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Winter Carnival at Tech: a long-standing tradition

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Winter Carnival at Tech: a long-standing tradition

Madison Degnitz, Lode Writer

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Winter Carnival is as much a tradition at Michigan Tech as pasties are in the Upper Peninsula. With as much winter weather we get here in Houghton, there’s no point in wasting time loathing the snow. Instead, Huskies and the surrounding community celebrates it, and they have done so since the Carnival’s beginning in 1922 as a one-night show labeled the “Ice Carnival.”

It featured a circus theme, where students dressed up as animals and different performers and put on circus acts in the old Amphidrome downtown.

They continued to do the circus themes, and this eventually evolved into changing themes like we have now as the carnival grew into a longer, annual event.

The festivities have happened almost every year since, with exceptions of only a few years. For example, due to the stock market crash, Winter Carnival did not take place in 1930, and it also was not held in 1944 due to World War II.

Slowly, Winter Carnival began to grow into what we know it as today. The queen competition was added in 1928, where women were judged on their beauty, along with how good they were at certain winter sports, like skiing and ice skating.

The Blue Key National Honor Society, the student-run organization that currently hosts Winter Carnival, took over the planning of the festivities in 1934. That year also featured the addition of the dual hockey games on Friday and Saturday night and featured competitions in winter activities common to Winter Carnival now.

Two years later, in 1936, snow statues started appearing around Houghton as they were built by MTU students and children from the surrounding community. In 1946, the popular Stage Revue was added, and the following year saw the creation of the annual Beard Competition.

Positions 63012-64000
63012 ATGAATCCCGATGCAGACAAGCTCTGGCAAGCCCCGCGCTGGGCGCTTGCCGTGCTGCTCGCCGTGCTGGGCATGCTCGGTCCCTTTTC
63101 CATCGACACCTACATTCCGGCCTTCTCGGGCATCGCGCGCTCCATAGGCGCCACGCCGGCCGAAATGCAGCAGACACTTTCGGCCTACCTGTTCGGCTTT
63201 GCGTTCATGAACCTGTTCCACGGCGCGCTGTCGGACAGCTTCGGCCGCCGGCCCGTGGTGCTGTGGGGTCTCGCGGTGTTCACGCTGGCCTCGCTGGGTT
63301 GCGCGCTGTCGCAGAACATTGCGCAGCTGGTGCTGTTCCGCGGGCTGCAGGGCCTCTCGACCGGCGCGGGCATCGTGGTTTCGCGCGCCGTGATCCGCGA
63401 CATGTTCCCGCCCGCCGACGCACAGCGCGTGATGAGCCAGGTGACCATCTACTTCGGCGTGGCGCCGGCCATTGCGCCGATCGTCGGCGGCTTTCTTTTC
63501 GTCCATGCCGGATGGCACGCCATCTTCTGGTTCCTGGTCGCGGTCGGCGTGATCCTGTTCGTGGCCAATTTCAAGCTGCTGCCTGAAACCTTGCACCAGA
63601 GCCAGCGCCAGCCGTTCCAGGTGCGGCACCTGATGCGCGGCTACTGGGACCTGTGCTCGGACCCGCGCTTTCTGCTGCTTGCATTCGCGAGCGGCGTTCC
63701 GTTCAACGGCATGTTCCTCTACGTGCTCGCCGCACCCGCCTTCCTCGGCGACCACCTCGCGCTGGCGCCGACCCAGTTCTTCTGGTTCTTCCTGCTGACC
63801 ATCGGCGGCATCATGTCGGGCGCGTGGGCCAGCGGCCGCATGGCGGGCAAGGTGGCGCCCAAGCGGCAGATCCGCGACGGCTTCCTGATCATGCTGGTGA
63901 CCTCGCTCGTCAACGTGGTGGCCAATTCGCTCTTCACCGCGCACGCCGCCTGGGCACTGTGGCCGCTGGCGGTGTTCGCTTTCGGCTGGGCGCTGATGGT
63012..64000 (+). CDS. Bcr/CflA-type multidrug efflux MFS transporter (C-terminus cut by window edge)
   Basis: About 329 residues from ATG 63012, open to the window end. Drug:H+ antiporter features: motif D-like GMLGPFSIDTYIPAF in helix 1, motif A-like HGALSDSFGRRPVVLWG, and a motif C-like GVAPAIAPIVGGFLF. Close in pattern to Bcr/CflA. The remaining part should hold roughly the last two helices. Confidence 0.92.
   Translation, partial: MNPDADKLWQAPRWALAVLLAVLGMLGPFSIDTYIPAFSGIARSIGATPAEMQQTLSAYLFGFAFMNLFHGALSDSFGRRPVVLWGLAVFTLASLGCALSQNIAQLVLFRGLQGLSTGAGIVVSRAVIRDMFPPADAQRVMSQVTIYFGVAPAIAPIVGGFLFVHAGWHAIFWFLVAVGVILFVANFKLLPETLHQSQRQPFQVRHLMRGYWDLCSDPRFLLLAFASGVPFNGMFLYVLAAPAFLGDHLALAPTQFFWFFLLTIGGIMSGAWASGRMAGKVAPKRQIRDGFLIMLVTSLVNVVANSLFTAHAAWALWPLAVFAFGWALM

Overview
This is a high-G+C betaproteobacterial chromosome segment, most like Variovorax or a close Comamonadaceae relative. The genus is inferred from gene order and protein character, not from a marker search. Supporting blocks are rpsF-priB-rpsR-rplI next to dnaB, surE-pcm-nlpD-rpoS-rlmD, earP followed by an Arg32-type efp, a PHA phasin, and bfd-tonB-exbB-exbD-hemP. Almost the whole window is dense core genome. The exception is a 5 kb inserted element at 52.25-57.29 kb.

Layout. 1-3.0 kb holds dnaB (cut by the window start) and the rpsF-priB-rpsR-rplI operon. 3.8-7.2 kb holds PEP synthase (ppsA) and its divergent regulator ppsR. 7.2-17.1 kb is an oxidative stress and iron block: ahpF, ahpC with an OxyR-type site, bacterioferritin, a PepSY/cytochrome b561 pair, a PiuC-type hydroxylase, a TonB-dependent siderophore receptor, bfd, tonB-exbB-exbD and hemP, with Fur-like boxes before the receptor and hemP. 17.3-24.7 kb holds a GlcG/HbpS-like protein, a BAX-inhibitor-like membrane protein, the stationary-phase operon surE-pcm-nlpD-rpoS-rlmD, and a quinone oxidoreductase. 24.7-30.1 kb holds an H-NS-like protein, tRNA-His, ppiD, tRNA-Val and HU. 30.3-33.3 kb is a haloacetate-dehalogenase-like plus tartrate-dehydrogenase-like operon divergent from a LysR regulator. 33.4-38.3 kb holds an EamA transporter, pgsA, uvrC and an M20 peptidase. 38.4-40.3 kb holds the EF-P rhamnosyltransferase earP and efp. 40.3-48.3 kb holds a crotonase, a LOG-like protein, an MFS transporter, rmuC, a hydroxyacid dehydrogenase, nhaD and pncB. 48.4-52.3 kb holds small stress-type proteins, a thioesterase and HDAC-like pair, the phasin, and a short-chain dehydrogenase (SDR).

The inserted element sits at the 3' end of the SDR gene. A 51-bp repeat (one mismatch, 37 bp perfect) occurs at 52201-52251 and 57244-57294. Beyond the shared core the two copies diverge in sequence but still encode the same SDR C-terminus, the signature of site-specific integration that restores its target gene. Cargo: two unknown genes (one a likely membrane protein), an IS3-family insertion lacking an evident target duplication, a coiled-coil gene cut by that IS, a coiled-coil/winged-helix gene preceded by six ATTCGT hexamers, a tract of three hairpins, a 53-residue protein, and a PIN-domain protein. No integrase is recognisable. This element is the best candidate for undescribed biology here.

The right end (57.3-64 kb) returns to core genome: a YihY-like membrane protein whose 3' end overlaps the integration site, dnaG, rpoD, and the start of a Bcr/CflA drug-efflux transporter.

The Sno-Ball began in 1959, and buses brought girls to campus for the students to dance with, as females made up a small percentage of the student body, like they still do today, as is common at STEM schools.

In 1966, some students thought it would be nice to share some of the surplus of snow we get each year. They sent snowballs to students at Southwest Texas University so they could experience a snowball fight for themselves.

In contrast, for Winter Carnival in 1987, there was a lack of snow (yes, surprising!) due to light snowfall during the months preceding the festival, so dump trucks had to take snow from other locations in the UP and bring them to campus in order for students to create their snow statues.

The tug-of-war competition was added in 1993, and official IRHC broomball was added to the Michigan Tech tradition list during the 1990s as well.

Winter Carnival continues to be a beloved celebration and tradition for Michigan Tech students and community members alike. As the festivities begin and the brief break from classes start, remember to stay safe, keep warm, and have fun!

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